I don’t know if I have discussed this previously, but I am partially colorblind (lucky me!). I find that because of this I have always been drawn to the kind of dark, more whimsical pieces of art since the color schemes and illustrations stand out best to my eye. This is why I was initially captivated by the pieces of work by Rural Pearl (I have the piece above!). Angie Pickman is a full-time artist, not only creating one-of-a-kind works for individuals but also putting commercial work in the mix. When I envision what a true artist embodies, she definitely comes to mind. She definitely lives in all aspects as an artist from the house in which she lives, to her creative space, and how she gains inspiration for all her works!
Name: Angie Pickman
Location: Atchison, Kansas
Is this a full-time business for you?
I do cut paper art full-time. I sell my work online, at art fairs, exhibits, and through commissions. I also do illustration and commercial work and have a few licensing deals.
Why do you choose paper as your median?
Between all the art forms that I’ve experimented with, cutting paper has felt the most natural to me. I love the the boldness and subtlety of it. Your mind almost has to fill in some of the details when you have a black (or solid color) image without light and shadows, and I think that can help the viewer relate to it more because they’re more able to tie their own experiences into it when their mind is filling in the details.
What led you to this?
I was attracted to cut paper art while watching Lotte Reiniger’s stop-motion silhouette animation “The Adventures of Prince Achmed” from 1926. It was like a punch in the face. At the moment I started watching that film, I knew that’s what I wanted to do, so I initially started practicing by making cut paper silhouette animations. I still like to play around with animation, but 2D still art has become what I make mostly.
Do you ever feel “artist’s block”, and if so how do you overcome it?
I don’t know if I’d call it artist’s block, but I definitely have slumps that I think are usually caused by other distractions in life. I try to keep believing that there are no limits to ideas, and when I’m in a slump (that can last for weeks if I’m not careful!) I try to get outside and breathe fresh air, get some exercise and regain focus on the things that matter most to me — one of which is my artwork.
How would you describe your style
I’d describe my style as .. hmm.. contemplative whimsy
Who are some of your favorite artists and sites?
The artists that have had the biggest impact on me are David Weidman, Walter Henry Williams, Lotte Reiniger & Victor Moscoso. I’m not a great resource for website recommendations, but do I enjoy checking out Grain Edit from time to time. I love art from the 50s, 60s, & 70s, and Grain Edit does a great job featuring it as well as contemporary artists who are inspired from that era.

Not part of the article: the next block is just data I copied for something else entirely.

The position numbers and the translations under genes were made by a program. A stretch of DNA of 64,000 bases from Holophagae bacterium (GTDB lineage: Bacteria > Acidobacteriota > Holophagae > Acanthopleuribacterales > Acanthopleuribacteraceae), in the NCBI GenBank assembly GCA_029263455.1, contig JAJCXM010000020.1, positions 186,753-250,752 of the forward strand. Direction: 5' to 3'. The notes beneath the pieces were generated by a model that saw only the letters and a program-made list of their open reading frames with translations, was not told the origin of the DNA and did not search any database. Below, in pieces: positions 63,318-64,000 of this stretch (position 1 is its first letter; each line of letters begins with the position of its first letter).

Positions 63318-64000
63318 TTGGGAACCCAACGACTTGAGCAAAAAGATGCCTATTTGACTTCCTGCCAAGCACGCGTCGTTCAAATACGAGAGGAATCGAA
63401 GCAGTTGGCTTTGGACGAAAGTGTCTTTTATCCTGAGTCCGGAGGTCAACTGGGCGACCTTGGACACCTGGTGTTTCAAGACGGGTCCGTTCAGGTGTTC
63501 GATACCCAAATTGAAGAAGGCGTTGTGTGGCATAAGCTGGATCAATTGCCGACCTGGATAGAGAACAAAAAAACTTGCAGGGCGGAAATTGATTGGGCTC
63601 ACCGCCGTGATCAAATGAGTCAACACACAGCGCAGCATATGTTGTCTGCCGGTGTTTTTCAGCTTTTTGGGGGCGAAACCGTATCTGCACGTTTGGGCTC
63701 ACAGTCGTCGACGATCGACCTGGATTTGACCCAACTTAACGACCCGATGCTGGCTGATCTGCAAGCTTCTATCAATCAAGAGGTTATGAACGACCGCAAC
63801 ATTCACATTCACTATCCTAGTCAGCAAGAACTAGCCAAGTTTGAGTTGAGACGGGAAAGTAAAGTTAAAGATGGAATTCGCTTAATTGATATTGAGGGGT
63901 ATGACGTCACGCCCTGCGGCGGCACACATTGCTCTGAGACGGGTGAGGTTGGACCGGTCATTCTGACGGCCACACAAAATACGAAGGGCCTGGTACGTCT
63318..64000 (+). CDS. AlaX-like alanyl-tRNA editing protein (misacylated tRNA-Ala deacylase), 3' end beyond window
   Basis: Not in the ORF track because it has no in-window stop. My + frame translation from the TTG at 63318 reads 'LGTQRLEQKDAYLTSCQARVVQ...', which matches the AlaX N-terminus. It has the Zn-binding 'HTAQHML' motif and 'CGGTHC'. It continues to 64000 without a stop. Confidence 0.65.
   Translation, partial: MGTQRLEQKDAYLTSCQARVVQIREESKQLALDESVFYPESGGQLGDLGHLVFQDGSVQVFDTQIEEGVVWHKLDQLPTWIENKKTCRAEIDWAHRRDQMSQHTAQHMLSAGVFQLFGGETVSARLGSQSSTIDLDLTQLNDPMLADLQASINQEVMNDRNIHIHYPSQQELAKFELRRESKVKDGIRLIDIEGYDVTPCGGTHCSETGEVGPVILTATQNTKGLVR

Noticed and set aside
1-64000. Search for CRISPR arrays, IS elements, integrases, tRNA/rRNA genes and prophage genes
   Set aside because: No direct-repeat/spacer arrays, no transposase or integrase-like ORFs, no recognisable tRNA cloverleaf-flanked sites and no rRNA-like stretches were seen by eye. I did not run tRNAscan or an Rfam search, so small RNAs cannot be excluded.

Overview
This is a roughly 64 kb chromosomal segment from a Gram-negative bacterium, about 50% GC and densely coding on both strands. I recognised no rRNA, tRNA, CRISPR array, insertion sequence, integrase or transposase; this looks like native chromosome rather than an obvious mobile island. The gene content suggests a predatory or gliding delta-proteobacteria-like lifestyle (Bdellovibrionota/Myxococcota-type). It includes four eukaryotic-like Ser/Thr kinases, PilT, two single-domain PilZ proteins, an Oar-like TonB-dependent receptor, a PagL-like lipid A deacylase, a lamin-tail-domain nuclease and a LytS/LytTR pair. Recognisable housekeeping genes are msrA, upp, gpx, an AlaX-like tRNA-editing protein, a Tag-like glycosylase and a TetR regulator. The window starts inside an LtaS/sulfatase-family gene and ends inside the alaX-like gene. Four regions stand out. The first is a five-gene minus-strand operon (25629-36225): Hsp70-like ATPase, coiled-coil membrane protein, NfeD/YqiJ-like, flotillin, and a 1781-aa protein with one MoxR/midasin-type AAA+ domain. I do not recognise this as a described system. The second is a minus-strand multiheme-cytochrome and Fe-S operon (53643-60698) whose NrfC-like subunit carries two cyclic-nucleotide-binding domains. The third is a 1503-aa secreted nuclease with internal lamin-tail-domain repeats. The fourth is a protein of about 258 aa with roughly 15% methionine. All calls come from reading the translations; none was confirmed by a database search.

What makes you unique?
I think we’re all unique in our own ways.. I don’t know if I can pinpoint my ways, but I know they’re there..
Any small ideas you can include to help others create something small and from the heart?
When I really started to dig my heels into making art, I found myself looking at a lot of other artists’ work and trying to emulate it.. And that was frustrating to me because I never felt as good as them and I also wanted something of my own. I ended up sort of closing myself off from the world for awhile and just trying to form ideas and make them into something without looking at external things that might infiltrate what I was doing. And I think that’s how I developed my own style. Now I can look to other artists for inspiration and feel confident enough in my own style to use that inspiration to make something of my own. Most of the things that I make are based off of simple ideas and beliefs that are important to me. I try to keep some sort of emotional aspect in everything I do. And I try to trust my gut. When something feels right, I go for it. If it doesn’t, I keep shaping it until it does.
Any other products you are working on you can share!
I’m just getting back into making animations after a long break from it and it’s been a lot of fun. I love giving life to images. They are very simple and low-fi, and sometimes a little weird. It’s nice to have other creative outlets– it helps to keep everything fresh.
I love other artists’ creative space, could you share yours?
I work from home in a very old house that my great-great grandfather built. There’s a blanket over the windows to keep the winter wind from seeping in and to give me some extra darkness when I make my little animations on my light box. And I always have to be surrounded by books.. I love books!
To view more of Angie’s work:
Other Resources of hers: